The-Tibetan-Book-of-Living-and-Dying

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The-Tibetan-Book-of-Living-and-Dying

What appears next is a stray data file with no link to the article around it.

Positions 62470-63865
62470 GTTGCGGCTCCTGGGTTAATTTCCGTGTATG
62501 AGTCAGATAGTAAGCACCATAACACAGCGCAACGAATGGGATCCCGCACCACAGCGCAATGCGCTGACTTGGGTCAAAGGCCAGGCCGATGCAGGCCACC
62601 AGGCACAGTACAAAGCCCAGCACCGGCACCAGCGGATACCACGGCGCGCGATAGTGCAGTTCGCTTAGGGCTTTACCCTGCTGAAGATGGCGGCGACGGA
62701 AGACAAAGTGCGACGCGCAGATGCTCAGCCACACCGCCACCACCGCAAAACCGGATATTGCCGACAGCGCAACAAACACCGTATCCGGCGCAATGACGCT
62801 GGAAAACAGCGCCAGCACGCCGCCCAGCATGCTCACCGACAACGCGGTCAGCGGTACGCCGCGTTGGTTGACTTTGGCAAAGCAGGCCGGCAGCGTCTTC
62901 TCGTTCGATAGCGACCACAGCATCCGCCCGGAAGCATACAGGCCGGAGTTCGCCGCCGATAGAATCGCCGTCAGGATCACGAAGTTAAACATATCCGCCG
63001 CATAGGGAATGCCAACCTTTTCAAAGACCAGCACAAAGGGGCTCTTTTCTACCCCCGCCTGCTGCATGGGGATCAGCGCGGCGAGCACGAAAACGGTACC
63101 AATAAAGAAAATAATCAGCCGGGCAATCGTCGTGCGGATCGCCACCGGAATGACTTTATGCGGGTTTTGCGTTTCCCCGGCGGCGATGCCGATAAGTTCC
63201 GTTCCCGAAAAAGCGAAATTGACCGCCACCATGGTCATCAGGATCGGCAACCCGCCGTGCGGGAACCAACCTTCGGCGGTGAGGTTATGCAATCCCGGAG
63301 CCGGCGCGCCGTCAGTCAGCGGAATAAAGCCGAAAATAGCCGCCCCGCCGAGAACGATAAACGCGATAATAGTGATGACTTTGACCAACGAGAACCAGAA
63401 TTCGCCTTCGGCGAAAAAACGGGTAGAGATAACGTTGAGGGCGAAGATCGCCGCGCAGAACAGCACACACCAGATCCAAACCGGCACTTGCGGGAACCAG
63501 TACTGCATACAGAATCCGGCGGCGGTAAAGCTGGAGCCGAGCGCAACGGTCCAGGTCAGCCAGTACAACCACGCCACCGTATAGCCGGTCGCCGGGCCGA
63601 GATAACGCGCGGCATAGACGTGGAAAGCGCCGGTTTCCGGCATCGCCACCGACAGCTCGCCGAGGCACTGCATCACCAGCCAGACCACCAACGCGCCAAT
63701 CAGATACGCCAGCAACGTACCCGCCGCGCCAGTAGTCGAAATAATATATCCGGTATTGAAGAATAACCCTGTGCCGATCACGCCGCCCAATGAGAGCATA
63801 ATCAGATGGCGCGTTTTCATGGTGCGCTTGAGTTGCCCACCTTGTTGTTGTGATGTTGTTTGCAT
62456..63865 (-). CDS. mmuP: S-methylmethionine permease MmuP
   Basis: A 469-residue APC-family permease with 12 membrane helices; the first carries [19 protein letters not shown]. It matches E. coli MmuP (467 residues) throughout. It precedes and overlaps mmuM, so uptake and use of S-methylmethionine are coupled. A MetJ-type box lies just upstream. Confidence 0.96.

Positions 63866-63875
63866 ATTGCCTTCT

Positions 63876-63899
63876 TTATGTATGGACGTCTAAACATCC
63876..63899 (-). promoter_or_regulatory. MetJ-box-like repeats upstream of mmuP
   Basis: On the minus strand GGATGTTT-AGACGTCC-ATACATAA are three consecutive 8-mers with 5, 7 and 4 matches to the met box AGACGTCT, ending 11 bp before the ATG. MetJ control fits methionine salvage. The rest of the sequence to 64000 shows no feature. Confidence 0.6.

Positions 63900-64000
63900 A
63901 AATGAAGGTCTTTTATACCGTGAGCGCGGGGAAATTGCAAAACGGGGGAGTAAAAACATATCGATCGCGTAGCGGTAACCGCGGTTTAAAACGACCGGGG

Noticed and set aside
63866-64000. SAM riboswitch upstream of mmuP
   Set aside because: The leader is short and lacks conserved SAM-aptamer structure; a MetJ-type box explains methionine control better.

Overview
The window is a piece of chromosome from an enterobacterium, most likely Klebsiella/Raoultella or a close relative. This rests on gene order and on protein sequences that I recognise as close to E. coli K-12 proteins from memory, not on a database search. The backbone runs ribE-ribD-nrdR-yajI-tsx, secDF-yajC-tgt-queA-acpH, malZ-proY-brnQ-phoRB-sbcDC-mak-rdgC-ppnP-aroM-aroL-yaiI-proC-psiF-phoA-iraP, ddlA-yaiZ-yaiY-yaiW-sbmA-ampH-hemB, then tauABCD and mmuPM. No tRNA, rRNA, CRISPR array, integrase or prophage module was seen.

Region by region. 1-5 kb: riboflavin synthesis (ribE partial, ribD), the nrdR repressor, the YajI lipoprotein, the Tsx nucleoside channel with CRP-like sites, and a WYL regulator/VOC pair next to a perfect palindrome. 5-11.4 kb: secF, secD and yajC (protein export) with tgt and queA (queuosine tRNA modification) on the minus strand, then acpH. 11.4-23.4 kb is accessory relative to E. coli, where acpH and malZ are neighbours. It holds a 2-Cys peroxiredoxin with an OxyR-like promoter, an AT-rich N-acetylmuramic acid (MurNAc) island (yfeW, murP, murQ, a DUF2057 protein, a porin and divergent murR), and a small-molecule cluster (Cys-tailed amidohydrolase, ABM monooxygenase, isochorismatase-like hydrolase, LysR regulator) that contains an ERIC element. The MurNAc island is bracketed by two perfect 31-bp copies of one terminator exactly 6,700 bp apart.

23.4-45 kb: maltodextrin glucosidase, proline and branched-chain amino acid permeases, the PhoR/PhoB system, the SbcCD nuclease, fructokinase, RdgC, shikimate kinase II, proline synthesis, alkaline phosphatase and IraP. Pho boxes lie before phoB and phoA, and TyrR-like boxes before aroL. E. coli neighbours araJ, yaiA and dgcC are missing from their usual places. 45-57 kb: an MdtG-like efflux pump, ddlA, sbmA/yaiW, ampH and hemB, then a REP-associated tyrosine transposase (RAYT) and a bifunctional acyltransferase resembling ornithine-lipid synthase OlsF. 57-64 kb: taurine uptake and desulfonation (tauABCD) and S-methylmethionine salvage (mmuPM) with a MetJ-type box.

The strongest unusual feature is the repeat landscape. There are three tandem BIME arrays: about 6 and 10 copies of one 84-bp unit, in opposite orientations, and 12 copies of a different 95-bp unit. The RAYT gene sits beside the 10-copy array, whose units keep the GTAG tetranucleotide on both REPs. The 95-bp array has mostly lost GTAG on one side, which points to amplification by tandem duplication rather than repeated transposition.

APPENDIX TWOQuestions About DeathTHE SKILL OF MEDICAL SCIENCE and advances in medicaltechnology have been responsible for saving countless lives andalleviating untold suffering. Yet at the same time they pose many ethicaland moral dilemmas for the dying, their families, and their doctors,which are complex and sometimes anguishingly difficult toresolve. Should we, for example, allow our dying relative or friend tobe connected to a life-support system, or removed from one? Toavoid prolonging the agony of a dying person, should doctors havethe power to terminate a life? And should those who feel they arecondemned to a long and painful death be encouraged, or evenassisted, in killing themselves? People often ask me questions such asthese about death and dying, and I would like to review some ofthem here.STAYING ALIVEEven forty years ago most people died at home, but now themajority of us die in hospitals and nursing homes. The prospect ofbeing kept alive by a machine is a real and frightening one. Peopleare asking themselves more and more what they can do to ensure ahumane and dignified death, without their lives being unnecessarilyprolonged. This has become a very complicated issue. How do wedecide whether to begin life-support for a person, for instance, after aserious accident? And what if the person is comatose, cannot speak,or has been rendered mentally incapable because of a degenerative illness?What if it is an infant who is severely deformed and braindamaged?There are no easy answers to questions such as these, but thereare some basic principles that might guide us. According to the teachingof Buddha, all life is sacred; all beings have buddha nature, andlife offers them, as we have seen, the possibility of enlightenment. Toavoid destroying life is taken as one of the first principles of humanconduct. Yet Buddha also advised very strongly against dogmatism,and I believe we cannot take a fixed view, or an "official" position, or378

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